Secret garden plan revealed for Koolunga site in Gorleston

Amid the thick ivy and deep undergrowth, there is no trace of the formal gardens that once stretched around the Koolunga house.

In addition to the colorful butterflies, it’s just as likely that you will spot an old push bike or a pile of brick rubble at the High Road site, Gorleston.


The remains of a ruined shed in High Road Gardens, where tree work is being proposed by the new owner.
– Credit: Liz Coates

For new owner Paul Carter, this represents the kind of challenge he embraces, in keeping with his love of the outdoors.

The 45-year-old former soldier shares his vision after an offer to do work on the trees sparked anger and suspicion about his intentions, with one calling the proposal a “vile ecocide”.


Inside the ancient gardens of Koolunga House Gorleston

Gorleston Gardens have become a dumping ground according to the new owner.
– Credit: Liz Coates

He assures residents that they have “nothing to fear” from his property, saying he also loves the garden and only wants to make it usable.

And if he could not exclude in the long term asking for a home for himself from the developers, he was content to keep it as a garden to pass on to his children.


Residents opposed plans to build a new house in the historic former Koolunga House lot

Residents opposed plans to build a new house on the historic former Koolunga House lot – the developer’s appeal was dismissed on August 18. Photo: Nick Butcher
– Credit: Nick Butcher

It comes after an offer to build on the site was rejected on appeal by a government planning inspector.


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He said healthy trees were smothered by ivy and many at the site were self-seeded.

His plan was to return it to a private garden, which would include planting an orchard, new trees, and possibly building a summer house.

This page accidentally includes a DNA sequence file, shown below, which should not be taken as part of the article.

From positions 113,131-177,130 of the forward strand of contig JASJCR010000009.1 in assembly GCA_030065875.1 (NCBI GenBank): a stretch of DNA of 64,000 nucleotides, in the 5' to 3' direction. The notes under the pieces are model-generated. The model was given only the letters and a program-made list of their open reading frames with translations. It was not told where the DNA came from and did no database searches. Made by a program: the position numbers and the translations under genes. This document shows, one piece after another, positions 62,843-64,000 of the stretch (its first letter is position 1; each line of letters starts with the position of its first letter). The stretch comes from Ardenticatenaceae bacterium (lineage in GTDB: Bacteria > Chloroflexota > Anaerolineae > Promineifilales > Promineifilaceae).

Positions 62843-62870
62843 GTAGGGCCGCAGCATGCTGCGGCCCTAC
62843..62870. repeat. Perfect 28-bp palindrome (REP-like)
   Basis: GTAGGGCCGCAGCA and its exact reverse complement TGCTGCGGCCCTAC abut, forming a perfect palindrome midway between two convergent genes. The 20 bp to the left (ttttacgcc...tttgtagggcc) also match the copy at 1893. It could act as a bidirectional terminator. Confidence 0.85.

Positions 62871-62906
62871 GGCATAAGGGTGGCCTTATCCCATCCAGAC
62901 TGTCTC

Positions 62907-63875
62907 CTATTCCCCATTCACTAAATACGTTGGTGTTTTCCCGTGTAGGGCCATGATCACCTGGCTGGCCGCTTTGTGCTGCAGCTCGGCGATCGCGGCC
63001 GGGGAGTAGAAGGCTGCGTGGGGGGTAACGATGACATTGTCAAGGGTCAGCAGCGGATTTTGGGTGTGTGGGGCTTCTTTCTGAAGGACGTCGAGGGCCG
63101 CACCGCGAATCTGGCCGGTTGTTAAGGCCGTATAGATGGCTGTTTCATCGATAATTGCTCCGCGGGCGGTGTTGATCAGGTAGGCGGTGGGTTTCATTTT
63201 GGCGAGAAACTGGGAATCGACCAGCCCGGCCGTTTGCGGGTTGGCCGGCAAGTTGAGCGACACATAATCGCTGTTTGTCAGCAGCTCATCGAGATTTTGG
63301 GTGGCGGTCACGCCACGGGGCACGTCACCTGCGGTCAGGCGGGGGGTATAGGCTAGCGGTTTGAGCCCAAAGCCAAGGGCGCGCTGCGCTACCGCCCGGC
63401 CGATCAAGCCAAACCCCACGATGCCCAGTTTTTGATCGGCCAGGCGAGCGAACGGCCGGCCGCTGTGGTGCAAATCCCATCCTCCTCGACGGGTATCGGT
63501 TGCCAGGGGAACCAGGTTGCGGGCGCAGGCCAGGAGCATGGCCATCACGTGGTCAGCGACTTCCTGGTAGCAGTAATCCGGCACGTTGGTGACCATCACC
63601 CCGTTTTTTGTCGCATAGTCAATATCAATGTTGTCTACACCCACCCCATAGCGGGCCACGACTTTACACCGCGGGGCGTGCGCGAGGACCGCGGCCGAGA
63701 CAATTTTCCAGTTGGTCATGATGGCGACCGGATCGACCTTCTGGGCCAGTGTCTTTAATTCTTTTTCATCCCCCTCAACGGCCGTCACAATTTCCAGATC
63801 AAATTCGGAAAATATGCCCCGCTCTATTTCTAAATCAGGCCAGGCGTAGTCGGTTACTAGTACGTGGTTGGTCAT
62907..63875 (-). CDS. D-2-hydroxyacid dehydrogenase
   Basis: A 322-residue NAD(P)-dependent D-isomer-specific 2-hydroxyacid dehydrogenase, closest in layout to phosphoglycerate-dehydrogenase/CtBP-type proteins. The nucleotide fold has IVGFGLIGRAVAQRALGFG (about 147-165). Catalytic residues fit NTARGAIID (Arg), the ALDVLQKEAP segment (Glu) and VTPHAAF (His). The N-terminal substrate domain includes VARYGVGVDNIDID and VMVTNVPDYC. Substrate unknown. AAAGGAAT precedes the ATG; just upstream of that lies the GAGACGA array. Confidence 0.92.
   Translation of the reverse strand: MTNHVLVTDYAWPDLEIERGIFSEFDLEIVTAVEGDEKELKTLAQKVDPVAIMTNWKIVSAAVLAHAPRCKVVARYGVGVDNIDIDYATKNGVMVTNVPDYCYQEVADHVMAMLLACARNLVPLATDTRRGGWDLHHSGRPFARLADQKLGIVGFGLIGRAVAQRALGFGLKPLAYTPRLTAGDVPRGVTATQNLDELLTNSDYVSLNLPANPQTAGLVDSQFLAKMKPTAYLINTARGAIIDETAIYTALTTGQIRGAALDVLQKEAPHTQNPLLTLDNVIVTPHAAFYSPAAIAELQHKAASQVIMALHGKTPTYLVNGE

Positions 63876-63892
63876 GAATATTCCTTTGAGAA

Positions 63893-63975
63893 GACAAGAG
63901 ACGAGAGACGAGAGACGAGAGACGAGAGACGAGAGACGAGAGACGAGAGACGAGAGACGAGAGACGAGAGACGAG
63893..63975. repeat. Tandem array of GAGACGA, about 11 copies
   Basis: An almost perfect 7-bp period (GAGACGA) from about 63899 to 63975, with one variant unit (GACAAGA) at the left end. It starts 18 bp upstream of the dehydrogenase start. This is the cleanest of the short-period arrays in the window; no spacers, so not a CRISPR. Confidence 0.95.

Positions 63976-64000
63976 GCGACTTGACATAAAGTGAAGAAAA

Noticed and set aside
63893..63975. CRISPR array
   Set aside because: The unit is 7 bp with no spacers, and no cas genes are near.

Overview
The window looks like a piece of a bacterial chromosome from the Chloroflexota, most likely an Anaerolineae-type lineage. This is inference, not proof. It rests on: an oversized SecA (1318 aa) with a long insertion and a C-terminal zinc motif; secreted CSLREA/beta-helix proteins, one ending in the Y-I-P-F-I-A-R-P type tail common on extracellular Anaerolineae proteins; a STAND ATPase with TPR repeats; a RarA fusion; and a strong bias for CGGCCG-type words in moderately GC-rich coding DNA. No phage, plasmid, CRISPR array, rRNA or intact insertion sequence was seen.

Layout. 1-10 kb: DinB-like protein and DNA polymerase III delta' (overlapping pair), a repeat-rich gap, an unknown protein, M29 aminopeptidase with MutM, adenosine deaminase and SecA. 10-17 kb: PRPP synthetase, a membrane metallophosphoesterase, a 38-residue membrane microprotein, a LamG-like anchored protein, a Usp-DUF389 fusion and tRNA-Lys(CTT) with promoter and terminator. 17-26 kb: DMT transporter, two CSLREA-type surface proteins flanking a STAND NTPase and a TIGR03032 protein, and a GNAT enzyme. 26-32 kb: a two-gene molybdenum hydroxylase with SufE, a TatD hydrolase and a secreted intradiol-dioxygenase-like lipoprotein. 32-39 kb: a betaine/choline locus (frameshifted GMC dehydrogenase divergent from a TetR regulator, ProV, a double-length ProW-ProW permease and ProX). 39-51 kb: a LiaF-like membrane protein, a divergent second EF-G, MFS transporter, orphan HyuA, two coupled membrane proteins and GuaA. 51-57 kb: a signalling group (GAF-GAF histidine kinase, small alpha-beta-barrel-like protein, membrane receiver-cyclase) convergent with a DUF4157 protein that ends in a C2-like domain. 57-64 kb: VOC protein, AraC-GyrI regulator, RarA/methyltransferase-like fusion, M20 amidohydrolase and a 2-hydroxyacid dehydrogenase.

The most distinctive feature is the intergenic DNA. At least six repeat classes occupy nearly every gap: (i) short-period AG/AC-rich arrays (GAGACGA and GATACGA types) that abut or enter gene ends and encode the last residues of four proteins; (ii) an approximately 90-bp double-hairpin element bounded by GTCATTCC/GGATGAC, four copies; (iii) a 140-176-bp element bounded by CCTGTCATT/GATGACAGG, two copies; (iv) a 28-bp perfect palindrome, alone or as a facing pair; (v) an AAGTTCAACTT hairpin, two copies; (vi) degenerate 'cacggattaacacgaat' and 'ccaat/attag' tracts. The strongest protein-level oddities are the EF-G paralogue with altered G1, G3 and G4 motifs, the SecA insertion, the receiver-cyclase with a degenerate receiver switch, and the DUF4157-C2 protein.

“I just want to make it a safe space for us to enjoy,” he said.


Inside the ancient gardens of Koolunga House Gorleston

The only way to enter the garden is over the wall. New owner Paul Carter is likely to apply for a building permit for access.
– Credit: Liz Coates

“Where else can you get something like this? I just want to be genuine and transparent.”

The former soldier said he didn’t want to make enemies because of his plans and was shocked at the backlash.


Inside the ancient gardens of Koolunga House Gorleston

A rope swing and a plastic chair in the old gardens of Koolunga House.
– Credit: Liz Coates

He said he understood that this was a “sensitive” site and that there was a lot of affection for the space but careful work was needed to manage it.

There were also safety issues related to the pressure on the bulging wall and the passing buses.

Work on four of the trees was approved, two of which were completely dead and will be left as standing poles.

A new application has been made for a holm oak and an elm.


Inside the ancient gardens of Koolunga House Gorleston

A view from the gardens towards Koolunga House, once a mansion, now divided into apartments.
– Credit: Liz Coates

City council tree officer Graeme Watson said in his report that the site was of great value “as a green resource” and should be managed as such.

To consult the documents visit the borough council’s town planning portal via its website.


Inside the ancient gardens of Koolunga House Gorleston

The ancient gardens of Koolunga House are virtually impassable.
– Credit: Liz Coates


Inside the ancient gardens of Koolunga House Gorleston

The gardens that belonged to the Koolunga house are completely overgrown and belong to separate owners.
– Credit: Liz Coates


Inside the ancient gardens of Koolunga House Gorleston

View along High Road from inside the gardens where a supply of tree landscaping has raised the alarm. The new owner responded by saying that people had “nothing to worry about”.
– Credit: Liz Coates


Inside the ancient gardens of Koolunga House Gorleston

The remains of a planter on a tree in the ancient gardens of Koolunga, covered with vegetation.
– Credit: Liz Coates


Inside the ancient gardens of Koolunga House Gorleston

An old formal garden is now a thick forest. The new owner wishes to return it for use as a private garden.
– Credit: Liz Coates

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